Immigration Bill Expected to Be About 1500 Pages



The immigration bill is expected to be about 1500 pages. What could possibly go wrong with that? Will they even read it? I know we won’t because the process isn’t transparent.

Senator Leahy said he might consider having one hearing on this massive bill. Mighty big of him.

Republicans want to ban adding amendments to its core provisions, core being the operative word. Amendments will be added and who knows what we will end up with.

We don’t know what is going to be in it other than the general guidelines shared in January.

  • Both bills give immediate legal work permits to people who come forward without the borders having been secured. While it is not an immediate path to citizenship, it is amnesty though our leaders would have us believe otherwise. Amnesty is defined in law as an act of forgiveness for past offenses, especially to a class of persons as a whole. This might be okay, I’m not judging, just calling it what it is.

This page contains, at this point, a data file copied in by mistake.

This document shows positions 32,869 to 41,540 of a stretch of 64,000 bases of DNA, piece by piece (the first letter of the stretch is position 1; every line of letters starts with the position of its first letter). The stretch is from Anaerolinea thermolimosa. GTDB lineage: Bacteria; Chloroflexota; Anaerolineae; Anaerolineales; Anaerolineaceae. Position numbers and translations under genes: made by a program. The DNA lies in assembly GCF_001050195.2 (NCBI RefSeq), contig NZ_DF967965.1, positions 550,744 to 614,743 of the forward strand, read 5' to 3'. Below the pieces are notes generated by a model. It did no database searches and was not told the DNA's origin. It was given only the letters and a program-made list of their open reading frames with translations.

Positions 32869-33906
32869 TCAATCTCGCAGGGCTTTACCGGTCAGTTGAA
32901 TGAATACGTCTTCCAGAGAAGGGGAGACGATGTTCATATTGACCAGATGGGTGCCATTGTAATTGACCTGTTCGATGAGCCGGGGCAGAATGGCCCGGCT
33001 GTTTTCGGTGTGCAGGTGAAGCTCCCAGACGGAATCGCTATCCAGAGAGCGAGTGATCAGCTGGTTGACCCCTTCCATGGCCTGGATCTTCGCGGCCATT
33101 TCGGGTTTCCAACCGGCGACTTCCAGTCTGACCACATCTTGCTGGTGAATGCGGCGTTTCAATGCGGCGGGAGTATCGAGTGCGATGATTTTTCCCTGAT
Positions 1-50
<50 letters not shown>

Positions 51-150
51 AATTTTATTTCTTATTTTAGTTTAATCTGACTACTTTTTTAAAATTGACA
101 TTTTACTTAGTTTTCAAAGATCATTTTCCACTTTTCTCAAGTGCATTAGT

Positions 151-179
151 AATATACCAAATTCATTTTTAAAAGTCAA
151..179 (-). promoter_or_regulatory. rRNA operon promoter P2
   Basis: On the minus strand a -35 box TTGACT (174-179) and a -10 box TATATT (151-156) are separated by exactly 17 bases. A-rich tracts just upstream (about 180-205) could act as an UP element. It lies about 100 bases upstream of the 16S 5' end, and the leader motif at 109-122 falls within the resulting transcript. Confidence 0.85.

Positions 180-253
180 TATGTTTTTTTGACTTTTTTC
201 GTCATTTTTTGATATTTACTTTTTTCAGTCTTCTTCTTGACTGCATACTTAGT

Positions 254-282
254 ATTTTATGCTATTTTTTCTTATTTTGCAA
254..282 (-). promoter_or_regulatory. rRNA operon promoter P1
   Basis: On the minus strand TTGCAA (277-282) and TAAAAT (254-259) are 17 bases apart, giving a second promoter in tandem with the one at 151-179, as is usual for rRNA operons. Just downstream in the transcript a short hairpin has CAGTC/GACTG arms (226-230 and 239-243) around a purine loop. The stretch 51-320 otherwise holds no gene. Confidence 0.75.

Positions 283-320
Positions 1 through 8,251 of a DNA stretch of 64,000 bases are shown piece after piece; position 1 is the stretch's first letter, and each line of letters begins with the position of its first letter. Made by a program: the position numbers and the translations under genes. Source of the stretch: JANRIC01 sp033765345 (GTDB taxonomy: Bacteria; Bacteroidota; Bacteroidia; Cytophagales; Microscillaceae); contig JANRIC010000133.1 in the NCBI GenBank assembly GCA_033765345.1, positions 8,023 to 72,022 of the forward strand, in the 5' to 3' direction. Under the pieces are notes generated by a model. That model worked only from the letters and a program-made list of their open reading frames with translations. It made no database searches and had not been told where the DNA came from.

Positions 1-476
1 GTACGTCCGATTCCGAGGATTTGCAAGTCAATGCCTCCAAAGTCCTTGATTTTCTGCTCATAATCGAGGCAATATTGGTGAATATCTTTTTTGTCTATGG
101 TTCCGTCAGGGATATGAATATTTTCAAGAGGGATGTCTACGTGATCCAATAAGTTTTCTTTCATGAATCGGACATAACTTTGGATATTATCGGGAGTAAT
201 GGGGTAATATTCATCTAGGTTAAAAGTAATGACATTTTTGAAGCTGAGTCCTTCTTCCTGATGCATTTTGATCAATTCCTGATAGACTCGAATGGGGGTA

• Once people who are here illegally get onto a path to citizenship, Republicans hope to have a clear and challenging pathway with certification that the border is secure.
  • Democratic senators are under intense pressure from the White House, labor unions and open borders advocates to clear a quick and easy path to legal status and citizenship. Senate Democrats will agree to mandating illegal immigrants provide a proven work history, learn English and pass criminal background checks.
  • The path to probationary legal status is an easy one – pay a small fine and submit to a criminal background check.

The ten-year wait for legal permanent residence would require (according to the January statement by the gang of eight):

    • a secure border, which Barack Obama objects to
    • a green card that could cost thousands though I imagine it will eventually be subsidized
    • additional background checks
    • learn English civics
    • demonstrate a US work history
    • prove current employment
    • possibly pleading guilty to breaking immigration laws.

We have no idea how many people are here illegally. We’ve heard the 11 million figure for a decade. With the hundreds of thousands coming over the border each year, it’s hard to imagine that the figure isn’t actually much higher. Shouldn’t we try and find out how many people are involved and who the people are before we give them legal status?